Image: Pilgrim with signs calling for Iraq elections.
Karim Sahib  /  AFP-Getty Images
An elderly Iranian pilgrim leans against a wall plastered with posters calling for elections in Iraq and portraits of Shiite leader Grand Ayatollah Ali al-Husseini al-Sistani on Tuesday in Baghdad's Shiite neighborhood of Kazemiya.
updated 2/26/2004 8:59:53 AM ET 2004-02-26T13:59:53

Iraq’s most prominent Shiite Muslim cleric on Thursday called for elections by the end of the year, signaling that he would accept an interim government but offering a strict time-frame after the United States hands over power.

The influential Grand Ayatollah Ali al-Husseini al-Sistani also demanded “clear guarantees, such as a Security Council resolution, regarding the date so that Iraqis will be sure that there is no more postponement and prolonging.”

The statement, issued by the elderly cleric’s office in Najaf, was his first public comment on the issue since U.N. Secretary Kofi Annan ruled out elections by June 30 — when the United States plans to return sovereignty to the Iraqis.

Al-Sistani said that although the United Nations had decided an election wasn’t feasible before the U.S.-imposed deadline, the world body’s suggestion that the vote could be held by the end of the year “is of great significance.”

The United States had argued that elections could not be held before the transfer of power because of the absence of electoral laws and voter rolls.

“The U.N. estimates somewhere between a year and 15 months. It might be that it could be sped up a little bit,” L. Paul Bremer, the U.S. administrator for Iraq, said last week in an interview with the Dubai-based Al Arabiya television station. “But there are real important technical problems as to why elections are not possible.”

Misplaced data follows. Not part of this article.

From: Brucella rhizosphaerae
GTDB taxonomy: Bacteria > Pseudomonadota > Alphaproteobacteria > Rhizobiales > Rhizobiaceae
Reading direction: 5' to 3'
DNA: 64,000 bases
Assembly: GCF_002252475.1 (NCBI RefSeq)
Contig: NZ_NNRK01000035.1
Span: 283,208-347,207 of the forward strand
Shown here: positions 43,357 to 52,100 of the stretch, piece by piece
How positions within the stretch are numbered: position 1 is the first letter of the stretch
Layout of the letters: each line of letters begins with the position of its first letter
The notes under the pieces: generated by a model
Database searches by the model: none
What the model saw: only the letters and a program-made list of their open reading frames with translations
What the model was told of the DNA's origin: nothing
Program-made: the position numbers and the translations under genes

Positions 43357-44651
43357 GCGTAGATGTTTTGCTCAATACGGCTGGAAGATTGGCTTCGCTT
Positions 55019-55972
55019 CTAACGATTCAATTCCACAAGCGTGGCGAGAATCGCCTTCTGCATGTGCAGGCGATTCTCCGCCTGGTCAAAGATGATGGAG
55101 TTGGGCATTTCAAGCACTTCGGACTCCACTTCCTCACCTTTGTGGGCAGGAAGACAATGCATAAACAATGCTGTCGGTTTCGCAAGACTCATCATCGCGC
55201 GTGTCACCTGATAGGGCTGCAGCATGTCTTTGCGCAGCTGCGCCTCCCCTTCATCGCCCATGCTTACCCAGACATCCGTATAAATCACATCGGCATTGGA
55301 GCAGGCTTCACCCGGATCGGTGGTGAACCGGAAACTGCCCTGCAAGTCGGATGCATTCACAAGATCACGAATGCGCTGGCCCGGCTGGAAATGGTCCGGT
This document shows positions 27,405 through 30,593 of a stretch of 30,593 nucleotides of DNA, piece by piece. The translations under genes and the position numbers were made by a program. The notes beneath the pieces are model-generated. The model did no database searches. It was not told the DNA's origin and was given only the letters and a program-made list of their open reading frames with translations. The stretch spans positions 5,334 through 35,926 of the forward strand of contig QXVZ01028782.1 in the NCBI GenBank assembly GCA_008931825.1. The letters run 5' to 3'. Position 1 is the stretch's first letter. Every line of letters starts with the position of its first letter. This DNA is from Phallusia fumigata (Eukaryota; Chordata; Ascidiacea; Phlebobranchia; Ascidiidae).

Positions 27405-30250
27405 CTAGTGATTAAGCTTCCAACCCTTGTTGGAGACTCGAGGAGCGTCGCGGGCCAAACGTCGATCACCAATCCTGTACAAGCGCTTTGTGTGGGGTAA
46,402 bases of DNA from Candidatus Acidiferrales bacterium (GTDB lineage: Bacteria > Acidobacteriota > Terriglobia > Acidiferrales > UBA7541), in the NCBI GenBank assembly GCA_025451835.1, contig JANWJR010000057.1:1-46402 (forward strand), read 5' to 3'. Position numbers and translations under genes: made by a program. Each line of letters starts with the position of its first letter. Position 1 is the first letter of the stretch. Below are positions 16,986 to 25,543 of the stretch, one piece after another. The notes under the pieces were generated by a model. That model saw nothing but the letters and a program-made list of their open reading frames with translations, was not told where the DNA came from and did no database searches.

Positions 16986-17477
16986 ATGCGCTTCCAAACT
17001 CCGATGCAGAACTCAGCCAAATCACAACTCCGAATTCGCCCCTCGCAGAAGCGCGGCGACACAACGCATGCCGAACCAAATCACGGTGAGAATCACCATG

Al-Sistani said the “unelected government” that will take power June 30 must have a “limited and clear mandate” to remain in office “for a few months only.”

Bush administration eager to hand over power
The Bush administration, facing continued violence against U.S. forces and eager to end the formal occupation ahead of November presidential elections, has said the June 30 deadline for the transfer of power and the end of the occupation cannot be changed.

U.S. officials say they are anxious for the Iraqis to recommend ways to form a transitional government now that two U.S. blueprints have been rejected.

Al-Sistani’s statement was issued following a meeting with a delegation of Shiite members of the Iraqi Governing Council. After the meeting, delegation member Mouwafak al-Rubaie told reporters that “we support al-Sistani’s statement in the smallest details.”

The United States had planned to hand over power June 30 to a government chosen by a transitional legislature, whose members would be selected in regional caucuses. That plan was shot down after al-Sistani demanded the legislature be elected.

Last year, al-Sistani’s demands for elected delegates to draft a new constitution, rather than those appointed by the U.S.-led coalition and the Iraqis, forced Washington to revise a seven-stage plan that would have established a sovereign government in 2005.

The United Nations agreed with Washington that elections could not be organized by June 30 and it urged the Iraqis to come up with a way to choose an administration to run the country until a vote could be held.

In his statement, al-Sistani noted that “there is a growing concern” whether the Iraqis, the Americans and the United Nations “can during the remaining period reach a mechanism that enjoys the broadest support of the Iraqi people.”

Al-Sistani said Iraq was now facing political factionalism that he had “tried to overcome by calling for direct elections.”

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